From a purely electrical perspective and a basic load they are equivalent, for example, if your load is a heater coil or light bulb then it doesn't matter which side you switch.

There are secondary effects, in complex circuits there may be many things referenced to 0V, it could be considered a safety hazard to have the load energized to V+ . For example if the load is a heater coil, using a low side switch will leave the coil at V+ potential, a grounded technician with reference to 0V is therefore at risk electric shock when the switch is off.

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  • \$\begingroup\$ Both of the legit diagrams on the right are low side? I thought they were high side. Is it a high-side switch if the load is on the GND side? \$\endgroup\$ Apr 3, 2021 at 3:09
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Generally speaking, there are two ways in a DC circuit to switch power to a load with transistors:

  1. Connect one side of the load to GND, and switch the other side up to a positive DC voltage.

  2. Connect one side of the load to a positive DC voltage, and switch the other side to GND.

The schematic on the right is a not-quite-correct example of method #1. It is missing a base current limiting resistor between the Q? collector and the Q? base.

The schematic on the left looks like an attempt at method #2, but for that you need a logic-level n-channel MOSFET. If you can adjust the output signal logic polarity in firmware, you can eliminate the 2N2222 and its base resistor

NOTE - this type of discussion is MUCH easier with correct reference designators.

NOTE: The left-side schematic just changed. Now, the MOSFET places a dead short across the 5 V power supply.

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  • \$\begingroup\$ Yeah sorry this is not my field at all(coming from software). I know people said to use Kicad/not MS Paint. The issue is I need to turn the large circuit on by a high GPIO out. So that when the smaller circuit is off, the larger circuit is also off. I will adjust my attempt with an NPN MOSFET hopefully the ones I have will work. I have IRL7833 and IRFZ44N not sure which one is better, the former is logic-level. I think the high-side thing on it's on (single FET) before I switched to transistor-transistor would pull down low (GPIO LOW). But I went to tx to tx due to 3.3 to 5V \$\endgroup\$ Apr 3, 2021 at 3:07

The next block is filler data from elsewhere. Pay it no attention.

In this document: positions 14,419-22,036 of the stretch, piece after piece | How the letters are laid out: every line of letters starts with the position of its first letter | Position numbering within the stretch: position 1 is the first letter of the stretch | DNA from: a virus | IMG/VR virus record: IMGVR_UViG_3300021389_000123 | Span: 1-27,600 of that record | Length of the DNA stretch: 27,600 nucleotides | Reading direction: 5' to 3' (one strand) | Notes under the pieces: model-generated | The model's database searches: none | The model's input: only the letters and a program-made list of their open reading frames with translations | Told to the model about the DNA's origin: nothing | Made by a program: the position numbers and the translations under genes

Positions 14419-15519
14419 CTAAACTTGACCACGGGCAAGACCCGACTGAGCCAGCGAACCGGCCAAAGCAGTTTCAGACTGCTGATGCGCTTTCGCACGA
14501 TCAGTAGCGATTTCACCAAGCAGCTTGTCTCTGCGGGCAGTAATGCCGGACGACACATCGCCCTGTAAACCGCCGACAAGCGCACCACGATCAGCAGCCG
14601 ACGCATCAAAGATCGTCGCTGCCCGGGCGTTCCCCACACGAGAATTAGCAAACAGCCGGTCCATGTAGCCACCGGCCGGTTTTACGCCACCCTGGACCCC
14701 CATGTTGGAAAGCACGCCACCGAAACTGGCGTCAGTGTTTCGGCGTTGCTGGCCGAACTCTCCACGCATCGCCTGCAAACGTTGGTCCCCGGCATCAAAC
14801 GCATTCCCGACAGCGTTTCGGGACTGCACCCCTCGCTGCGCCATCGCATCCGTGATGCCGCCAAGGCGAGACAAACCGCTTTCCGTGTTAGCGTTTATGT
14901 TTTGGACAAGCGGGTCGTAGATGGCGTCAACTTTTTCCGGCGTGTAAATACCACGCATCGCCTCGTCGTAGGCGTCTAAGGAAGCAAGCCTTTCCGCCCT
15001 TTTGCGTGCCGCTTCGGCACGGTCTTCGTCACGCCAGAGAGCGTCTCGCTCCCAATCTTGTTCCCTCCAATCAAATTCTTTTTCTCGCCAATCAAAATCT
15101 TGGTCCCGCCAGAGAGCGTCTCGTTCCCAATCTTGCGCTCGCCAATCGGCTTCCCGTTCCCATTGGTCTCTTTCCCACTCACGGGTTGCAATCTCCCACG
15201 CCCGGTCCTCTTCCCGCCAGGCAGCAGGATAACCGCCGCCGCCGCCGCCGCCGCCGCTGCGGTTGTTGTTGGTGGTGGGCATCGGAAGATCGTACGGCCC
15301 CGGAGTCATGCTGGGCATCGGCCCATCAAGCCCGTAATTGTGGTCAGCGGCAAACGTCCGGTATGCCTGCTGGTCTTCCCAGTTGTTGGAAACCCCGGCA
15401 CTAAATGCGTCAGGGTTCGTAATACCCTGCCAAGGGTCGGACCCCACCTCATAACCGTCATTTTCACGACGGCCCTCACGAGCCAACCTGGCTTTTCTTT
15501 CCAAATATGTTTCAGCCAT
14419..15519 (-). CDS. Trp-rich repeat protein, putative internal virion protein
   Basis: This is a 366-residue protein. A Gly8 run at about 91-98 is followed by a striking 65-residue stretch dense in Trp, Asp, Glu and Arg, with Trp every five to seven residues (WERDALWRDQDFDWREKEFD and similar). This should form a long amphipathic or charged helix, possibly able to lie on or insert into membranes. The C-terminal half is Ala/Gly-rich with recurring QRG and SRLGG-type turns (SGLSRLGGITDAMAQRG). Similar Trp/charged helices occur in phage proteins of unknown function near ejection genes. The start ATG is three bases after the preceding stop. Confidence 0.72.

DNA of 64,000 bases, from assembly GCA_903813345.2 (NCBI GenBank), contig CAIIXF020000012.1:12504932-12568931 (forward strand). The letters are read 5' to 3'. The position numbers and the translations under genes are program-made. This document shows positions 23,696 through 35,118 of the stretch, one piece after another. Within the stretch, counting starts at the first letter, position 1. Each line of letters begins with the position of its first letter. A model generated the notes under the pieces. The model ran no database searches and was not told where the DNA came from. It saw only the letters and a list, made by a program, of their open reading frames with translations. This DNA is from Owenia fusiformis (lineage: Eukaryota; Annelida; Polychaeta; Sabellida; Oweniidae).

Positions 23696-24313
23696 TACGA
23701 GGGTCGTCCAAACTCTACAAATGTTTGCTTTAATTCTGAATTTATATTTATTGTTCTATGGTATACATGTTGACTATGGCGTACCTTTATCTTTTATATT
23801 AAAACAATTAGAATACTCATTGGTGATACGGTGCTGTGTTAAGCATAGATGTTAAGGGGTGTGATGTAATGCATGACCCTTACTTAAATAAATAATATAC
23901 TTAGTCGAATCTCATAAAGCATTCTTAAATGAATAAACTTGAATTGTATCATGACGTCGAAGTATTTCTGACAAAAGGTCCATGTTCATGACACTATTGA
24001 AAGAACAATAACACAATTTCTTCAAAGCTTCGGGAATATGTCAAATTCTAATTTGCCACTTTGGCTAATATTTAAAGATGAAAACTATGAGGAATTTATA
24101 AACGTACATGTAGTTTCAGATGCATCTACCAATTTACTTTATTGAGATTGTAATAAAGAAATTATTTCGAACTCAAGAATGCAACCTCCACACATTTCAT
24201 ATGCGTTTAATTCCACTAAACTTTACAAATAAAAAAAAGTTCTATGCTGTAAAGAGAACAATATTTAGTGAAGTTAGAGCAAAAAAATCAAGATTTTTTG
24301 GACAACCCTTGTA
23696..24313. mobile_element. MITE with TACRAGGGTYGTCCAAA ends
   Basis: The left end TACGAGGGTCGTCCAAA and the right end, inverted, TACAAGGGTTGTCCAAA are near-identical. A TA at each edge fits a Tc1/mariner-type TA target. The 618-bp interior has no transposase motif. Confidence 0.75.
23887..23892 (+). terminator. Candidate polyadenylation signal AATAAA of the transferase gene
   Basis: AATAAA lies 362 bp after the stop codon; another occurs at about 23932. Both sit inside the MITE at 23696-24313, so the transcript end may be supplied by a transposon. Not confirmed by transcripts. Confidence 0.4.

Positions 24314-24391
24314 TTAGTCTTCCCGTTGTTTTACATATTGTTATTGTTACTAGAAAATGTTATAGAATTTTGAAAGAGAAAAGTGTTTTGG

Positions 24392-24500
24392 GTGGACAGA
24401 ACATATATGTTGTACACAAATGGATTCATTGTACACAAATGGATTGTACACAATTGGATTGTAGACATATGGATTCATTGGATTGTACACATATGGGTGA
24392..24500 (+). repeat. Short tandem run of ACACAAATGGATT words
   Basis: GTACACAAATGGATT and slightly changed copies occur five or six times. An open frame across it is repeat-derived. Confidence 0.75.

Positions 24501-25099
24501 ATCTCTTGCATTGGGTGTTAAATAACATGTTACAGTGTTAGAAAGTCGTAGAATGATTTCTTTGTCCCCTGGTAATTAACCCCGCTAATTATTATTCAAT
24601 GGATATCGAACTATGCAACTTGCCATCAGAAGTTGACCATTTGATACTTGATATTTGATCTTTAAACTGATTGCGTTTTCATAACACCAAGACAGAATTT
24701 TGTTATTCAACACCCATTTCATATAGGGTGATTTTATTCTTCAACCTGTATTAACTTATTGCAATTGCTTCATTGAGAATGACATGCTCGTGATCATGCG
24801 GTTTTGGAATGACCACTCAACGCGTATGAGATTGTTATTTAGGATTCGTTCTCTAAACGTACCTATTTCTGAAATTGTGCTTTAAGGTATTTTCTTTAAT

• \$\begingroup\$ I wonder if the dead short you mentioned is why my step down converter starts making a sound that gets louder. I have to go through this again. \$\endgroup\$ Apr 3, 2021 at 5:44
  • \$\begingroup\$ I got it wired where it doesn't have the short now, will update diagram, hopefully this works. I can't tell if the left pro diagram is using a pull up or down switch (3v3 GPIO) will try both. Although one problem I seem to have with this config is my ESP-01 won't boot if GPIO2 is connected to the circuit. \$\endgroup\$ Apr 3, 2021 at 6:00
  • \$\begingroup\$ GPIO2 is used to put the esp8266 into bootloader mode. Use another GPIO or get a module with more GPIO. The IRFZ44 is not the best choice for running at 5V. \$\endgroup\$
    – Kartman
    Apr 3, 2021 at 7:58
  • \$\begingroup\$ Thanks for the thoughts... I'm stuck with this currently. I think I literally have to learn the basics of how transistor/mosfet works to do this. I'd like to just pay someone to give me a circuit that'll work with my parts ha but that's a pain in and of itself. Anyway I may be using GPIO0 I have used this setup before and it worked fine... perhaps something with this particular circuit is bad that stops the boot from working. \$\endgroup\$ Apr 4, 2021 at 9:47